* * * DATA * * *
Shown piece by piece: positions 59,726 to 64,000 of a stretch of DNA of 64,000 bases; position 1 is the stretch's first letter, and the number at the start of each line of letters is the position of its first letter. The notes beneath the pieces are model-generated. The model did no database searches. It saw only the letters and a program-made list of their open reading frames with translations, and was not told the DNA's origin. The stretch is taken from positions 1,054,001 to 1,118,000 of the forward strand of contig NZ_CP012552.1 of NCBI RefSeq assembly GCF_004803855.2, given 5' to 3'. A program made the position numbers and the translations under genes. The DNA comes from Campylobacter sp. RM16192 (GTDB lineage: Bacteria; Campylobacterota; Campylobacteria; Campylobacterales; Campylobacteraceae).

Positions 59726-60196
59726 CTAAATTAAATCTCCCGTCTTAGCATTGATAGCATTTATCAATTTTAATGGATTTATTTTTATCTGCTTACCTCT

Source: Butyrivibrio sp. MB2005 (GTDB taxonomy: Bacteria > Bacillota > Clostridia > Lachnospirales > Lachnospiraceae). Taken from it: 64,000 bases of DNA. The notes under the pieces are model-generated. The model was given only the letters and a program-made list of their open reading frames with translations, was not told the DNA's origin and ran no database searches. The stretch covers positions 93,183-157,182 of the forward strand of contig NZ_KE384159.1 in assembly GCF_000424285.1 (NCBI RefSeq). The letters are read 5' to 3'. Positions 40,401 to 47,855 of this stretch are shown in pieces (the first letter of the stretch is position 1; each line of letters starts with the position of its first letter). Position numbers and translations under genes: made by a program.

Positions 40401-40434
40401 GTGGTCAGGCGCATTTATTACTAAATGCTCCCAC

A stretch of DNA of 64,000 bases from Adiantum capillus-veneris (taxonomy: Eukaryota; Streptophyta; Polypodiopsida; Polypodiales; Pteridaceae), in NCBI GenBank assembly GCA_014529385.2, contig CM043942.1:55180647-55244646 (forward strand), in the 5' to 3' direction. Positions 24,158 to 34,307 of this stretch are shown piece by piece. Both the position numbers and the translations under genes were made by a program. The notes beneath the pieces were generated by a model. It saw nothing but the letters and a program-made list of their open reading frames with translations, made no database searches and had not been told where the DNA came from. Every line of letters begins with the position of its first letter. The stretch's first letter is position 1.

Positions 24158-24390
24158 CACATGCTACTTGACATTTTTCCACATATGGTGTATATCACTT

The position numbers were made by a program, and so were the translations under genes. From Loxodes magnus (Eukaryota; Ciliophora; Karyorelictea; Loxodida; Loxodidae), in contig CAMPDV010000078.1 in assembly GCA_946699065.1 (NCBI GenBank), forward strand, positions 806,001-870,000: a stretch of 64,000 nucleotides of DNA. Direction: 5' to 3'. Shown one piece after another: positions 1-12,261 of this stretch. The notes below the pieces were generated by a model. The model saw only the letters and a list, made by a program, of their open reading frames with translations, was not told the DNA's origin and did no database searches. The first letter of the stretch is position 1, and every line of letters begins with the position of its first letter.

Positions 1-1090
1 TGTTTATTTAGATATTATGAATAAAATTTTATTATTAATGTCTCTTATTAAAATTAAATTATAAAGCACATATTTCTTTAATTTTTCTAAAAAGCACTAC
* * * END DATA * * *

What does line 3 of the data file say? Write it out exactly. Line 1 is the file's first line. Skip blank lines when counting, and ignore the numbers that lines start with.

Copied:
59726 CTAAATTAAATCTCCCGTCTTAGCATTGATAGCATTTATCAATTTTAATGGATTTATTTTTATCTGCTTACCTCT